Time For Regulators To Bust Bubble-Subscriptions (2 Feb)
Is the initial public offering (IPO) market being hyped up and overheated due to financing by banks and non-banking finance companies, in violation of Reserve Bank norms? And are such leveraged investors gambling on allotment for short-term gains? It is true. It is now established that easy finance for high networth, non-institutional buyers (NIBs) is encouraging them to gamble on allotment and cause artificial over-subscription of issues. NIBs have a specific reservation of the total IPO, which attracts the fastest and largest extent of over-subscription. This is sending false signals to companies and encouraging them to over-price IPOs or make larger issues in the mistaken belief that there is a greater demand for their stocks than really exists. It is also luring retail investors (classified as those applying for less than Rs 50,000 worth of shares) to subscribe to overpriced issues. The dangerous trend is also resurrecting the infamous grey market that existed in the 1980s and early 1990s and distorted the IPO scenario. With many large companies getting ready to raise a phenomenal Rs 25,000 crore through IPOs in the coming months, there is an urgent need to curb such leveraged speculation and short-term investment.
The Mumbai-based Investor Grievances Forum (IGF), headed by Kirit Somaiya, the BJP party Whip, has taken up the issue with both regulators — the Reserve Bank of India (RBI) and the Securities and Exchange Board of India (Sebi). The investor group alleges that while commercial banks have restrictions on IPO financing and broker financing, they are circumventing RBI rules by lending large sums of money to non-banking finance companies (NBFCs) for on-lending to these segments.
Mr Somiaya says that four leading finance companies alone have a kitty of over Rs 2,000 crore, specifically for IPO financing. This has encouraged investors to gamble on allotment. If they receive a firm allotment of shares which list at a premium, they are immediately sold to book profits and pay off the lender. RBI chief general manager B Mahapatra has clarified to Mr Somaiya on December 17, 2003, that banks are allowed to finance IPO applications only to the tune of Rs 10 lakh per individual. He further says: “However banks are not allowed to extend finance to corporates for investment in other companies’ IPOs and to NBFCs for further lending to individuals for IPOs.”
This means that the central bank is clear that financing NBFCs to on-lend for IPO subscriptions is strictly illegal. But this rule is easily circumvented, because the money is not specifically lent for IPO funding, but routed as working capital finance or through instruments like Commercial Paper.
While this openly flouts the spirit of RBI guidelines, the central bank seems in no hurry to clamp down on such operations. Instead, Mr Mahapatra tells the MP that “we shall be glad if instances of violation of our guidelines are kindly brought to our notice to enable us to look into the matter” (emphasis added).
The Securities and Exchange Board of India (Sebi) has said that monitoring the financing of IPOs by banks and finance companies is the RBI’s responsibility. And it is unclear if the two regulators have either discussed the concerns expressed by Mr Somaiya, although they hold regular meetings. Mr Somaiya, a member of the Joint Parliamentary Committee, has openly accused the regulators of being silent spectators to the creation of an artificial atmosphere in the primary market.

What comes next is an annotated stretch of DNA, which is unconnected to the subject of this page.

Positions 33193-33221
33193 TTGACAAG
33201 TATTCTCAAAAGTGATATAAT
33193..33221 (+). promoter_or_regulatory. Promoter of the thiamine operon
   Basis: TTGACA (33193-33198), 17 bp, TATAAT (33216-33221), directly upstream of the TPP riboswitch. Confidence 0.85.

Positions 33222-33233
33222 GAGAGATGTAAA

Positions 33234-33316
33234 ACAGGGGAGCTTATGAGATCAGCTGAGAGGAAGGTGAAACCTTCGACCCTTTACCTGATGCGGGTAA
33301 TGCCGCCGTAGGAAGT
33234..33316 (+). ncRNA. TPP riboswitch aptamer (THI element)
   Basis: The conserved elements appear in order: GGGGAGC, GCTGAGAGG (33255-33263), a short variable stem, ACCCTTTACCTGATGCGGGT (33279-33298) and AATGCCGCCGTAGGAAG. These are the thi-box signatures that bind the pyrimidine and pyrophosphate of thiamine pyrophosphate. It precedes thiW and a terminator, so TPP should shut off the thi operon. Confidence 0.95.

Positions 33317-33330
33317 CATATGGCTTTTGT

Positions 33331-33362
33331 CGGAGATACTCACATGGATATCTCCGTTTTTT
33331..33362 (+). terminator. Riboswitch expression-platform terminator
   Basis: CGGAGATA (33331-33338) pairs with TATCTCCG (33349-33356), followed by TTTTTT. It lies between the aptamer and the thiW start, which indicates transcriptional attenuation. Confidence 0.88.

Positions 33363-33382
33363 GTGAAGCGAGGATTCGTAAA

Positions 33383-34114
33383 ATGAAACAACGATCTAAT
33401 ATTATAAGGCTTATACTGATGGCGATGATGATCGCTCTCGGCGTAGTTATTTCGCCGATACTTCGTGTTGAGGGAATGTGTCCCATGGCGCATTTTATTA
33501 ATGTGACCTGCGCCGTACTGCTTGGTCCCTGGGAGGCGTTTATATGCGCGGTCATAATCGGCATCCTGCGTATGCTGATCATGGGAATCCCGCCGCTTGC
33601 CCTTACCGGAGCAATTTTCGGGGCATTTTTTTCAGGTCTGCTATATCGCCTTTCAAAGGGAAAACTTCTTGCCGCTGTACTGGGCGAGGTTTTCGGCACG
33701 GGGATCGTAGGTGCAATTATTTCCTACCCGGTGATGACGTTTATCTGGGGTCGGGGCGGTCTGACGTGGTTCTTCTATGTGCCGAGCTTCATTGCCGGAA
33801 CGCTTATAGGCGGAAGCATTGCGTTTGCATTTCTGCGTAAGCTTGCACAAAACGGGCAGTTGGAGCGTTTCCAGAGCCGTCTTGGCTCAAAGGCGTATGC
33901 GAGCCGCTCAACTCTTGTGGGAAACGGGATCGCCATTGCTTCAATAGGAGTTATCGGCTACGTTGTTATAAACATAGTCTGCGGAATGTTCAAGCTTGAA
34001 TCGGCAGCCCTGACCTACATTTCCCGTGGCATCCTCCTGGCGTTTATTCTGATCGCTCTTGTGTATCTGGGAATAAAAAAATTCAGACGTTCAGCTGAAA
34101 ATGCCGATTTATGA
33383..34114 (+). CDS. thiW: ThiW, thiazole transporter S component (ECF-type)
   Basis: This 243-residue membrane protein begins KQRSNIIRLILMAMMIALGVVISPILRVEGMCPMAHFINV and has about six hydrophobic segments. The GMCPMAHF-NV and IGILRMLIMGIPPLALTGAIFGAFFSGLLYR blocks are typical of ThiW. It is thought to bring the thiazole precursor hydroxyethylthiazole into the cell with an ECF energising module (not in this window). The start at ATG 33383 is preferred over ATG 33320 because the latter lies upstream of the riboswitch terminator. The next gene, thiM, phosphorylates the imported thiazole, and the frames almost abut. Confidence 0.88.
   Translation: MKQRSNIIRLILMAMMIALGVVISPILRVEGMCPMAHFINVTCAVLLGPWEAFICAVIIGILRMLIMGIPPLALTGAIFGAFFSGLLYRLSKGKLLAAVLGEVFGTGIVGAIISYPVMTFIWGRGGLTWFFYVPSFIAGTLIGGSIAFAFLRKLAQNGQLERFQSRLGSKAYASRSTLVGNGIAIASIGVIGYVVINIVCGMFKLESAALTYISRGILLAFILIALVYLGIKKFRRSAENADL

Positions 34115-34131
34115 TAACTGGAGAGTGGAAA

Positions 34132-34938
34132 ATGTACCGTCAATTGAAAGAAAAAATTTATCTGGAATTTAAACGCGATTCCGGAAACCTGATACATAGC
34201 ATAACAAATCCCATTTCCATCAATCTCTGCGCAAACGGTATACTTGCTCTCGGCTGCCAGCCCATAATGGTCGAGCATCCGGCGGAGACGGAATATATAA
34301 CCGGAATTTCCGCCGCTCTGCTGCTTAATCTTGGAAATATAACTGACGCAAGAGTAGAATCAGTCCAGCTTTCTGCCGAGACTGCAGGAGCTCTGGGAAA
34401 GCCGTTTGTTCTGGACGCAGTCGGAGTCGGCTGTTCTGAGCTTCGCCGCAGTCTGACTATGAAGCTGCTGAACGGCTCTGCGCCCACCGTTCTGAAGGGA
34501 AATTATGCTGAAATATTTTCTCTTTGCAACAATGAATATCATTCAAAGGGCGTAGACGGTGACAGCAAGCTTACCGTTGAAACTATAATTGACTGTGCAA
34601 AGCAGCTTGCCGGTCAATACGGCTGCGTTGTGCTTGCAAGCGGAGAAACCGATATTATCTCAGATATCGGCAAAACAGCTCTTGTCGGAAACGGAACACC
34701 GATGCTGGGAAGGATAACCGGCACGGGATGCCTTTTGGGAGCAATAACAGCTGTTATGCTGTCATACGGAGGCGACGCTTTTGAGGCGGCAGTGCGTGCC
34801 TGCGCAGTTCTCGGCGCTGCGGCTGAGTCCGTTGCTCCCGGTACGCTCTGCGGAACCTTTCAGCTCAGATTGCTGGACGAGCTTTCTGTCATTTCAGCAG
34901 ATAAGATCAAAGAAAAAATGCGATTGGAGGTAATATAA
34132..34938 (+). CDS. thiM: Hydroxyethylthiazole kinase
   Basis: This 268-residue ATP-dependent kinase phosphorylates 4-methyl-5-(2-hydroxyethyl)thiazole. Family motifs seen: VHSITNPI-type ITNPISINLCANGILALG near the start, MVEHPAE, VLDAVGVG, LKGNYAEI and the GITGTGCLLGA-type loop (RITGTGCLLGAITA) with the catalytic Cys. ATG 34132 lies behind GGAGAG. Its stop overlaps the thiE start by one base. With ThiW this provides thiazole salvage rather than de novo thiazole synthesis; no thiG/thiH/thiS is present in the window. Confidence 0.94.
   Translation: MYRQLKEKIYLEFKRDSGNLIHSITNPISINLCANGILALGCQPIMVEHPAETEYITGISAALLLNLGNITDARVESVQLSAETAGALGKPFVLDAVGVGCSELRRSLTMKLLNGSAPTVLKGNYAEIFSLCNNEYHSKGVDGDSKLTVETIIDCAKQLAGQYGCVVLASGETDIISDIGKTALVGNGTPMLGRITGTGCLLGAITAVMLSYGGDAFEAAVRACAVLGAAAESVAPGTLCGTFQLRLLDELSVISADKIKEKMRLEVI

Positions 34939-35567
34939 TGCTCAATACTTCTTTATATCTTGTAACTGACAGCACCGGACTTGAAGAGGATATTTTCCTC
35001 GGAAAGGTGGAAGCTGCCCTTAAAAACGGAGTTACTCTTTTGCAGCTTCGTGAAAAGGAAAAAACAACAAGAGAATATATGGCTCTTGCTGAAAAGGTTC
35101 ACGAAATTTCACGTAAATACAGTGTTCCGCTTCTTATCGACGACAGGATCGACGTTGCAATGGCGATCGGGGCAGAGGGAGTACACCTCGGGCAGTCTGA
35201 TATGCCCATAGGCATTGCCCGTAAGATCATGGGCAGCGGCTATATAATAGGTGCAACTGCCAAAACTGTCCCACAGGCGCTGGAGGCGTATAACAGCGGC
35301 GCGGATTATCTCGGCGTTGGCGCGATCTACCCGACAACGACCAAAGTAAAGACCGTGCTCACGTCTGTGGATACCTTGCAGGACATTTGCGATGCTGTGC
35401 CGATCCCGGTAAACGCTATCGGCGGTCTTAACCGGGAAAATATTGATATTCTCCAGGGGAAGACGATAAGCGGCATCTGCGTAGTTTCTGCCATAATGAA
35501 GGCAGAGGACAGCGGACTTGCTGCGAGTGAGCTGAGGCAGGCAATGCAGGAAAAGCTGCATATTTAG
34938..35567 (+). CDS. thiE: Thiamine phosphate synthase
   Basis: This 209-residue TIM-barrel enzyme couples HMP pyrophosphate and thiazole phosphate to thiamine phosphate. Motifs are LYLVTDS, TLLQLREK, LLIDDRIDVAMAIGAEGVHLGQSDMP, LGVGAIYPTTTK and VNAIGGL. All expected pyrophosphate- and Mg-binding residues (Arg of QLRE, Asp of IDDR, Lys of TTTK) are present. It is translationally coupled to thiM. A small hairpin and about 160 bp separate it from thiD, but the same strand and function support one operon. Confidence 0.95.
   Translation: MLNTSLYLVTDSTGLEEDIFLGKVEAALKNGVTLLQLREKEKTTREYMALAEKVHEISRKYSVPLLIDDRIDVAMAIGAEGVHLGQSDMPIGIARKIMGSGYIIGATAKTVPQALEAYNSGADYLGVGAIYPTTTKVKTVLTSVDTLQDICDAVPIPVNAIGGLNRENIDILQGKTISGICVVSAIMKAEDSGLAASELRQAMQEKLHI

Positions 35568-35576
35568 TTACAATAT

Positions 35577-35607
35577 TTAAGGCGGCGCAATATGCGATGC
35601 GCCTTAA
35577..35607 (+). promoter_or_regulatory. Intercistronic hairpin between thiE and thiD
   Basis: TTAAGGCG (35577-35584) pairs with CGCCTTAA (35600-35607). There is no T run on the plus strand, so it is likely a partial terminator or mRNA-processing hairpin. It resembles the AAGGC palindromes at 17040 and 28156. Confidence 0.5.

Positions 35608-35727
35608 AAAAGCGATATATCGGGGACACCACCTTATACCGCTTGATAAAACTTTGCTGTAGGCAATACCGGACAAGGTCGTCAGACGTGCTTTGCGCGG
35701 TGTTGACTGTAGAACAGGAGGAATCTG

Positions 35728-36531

He also makes the interesting but technical point that banks, as a matter of precaution, are listed as second applicants to IPOs funded by them. Each bank’s total applications, through NIBs, added up to well over 10 per cent of the issuing company’s capital. Incidentally, over-subscription in the retail category is low enough to indicate that small investors have not returned to the IPO market in a hurry. Hypothetically, if an issuer makes a firm allotment to all applicants, then banks will end up as joint owners of over 10 per cent of a company’s equity in violation of RBI norms. Such a scenario is not inconceivable given the choppy secondary market. The fact of NIBs causing market distortion is borne out by an analysis of IPO subscriptions last year and including Maruti Udyog and Indraprastha Gas. The numbers show that NIBs who are funded by finance companies cause the biggest over crowding of applications. They are also the fastest to dump the stock and exit after the listing. In each case, NIB shareholding has dropped dramatically within weeks of listing, since the buyers booked immediate profits. On the other hand, qualified institutional buyers (QIB), who are mainly mutual funds and institutional investors, have stayed with the company for the longer term; in most cases even longer than small retail investors. There has been a negligible change in their holding in most cases.
Until recently, QIBs were blamed for signalling fake over-subscription by overbidding for IPOs and there was a demand to impose margins on their applications. The analysis of IPO data suggests that they were more maligned than they deserved.
With several large IPOs from Gail, ONGC, Reliance Infocom, Tata Consultancy Services and Bharat Petroleum scheduled to offer anywhere between Rs 3,500 crore and Rs 6,000 crore each, it is only fair that regulators act now to correct distortions and clamp down on bubble-subscriptions.
Such action will give issuers time to re-assess the market and to moderate IPOs and their share premium. This is especially important in view of the steady erosion in secondary market values all through January. Ever since the latest bull market began in May 2003, January 2004 has been the first month when leading stock market indices have closed lower than in the previous month. This ought to ring loud warning bells for all companies planning IPOs on the strength of a booming secondary market.
-- Sucheta Dalal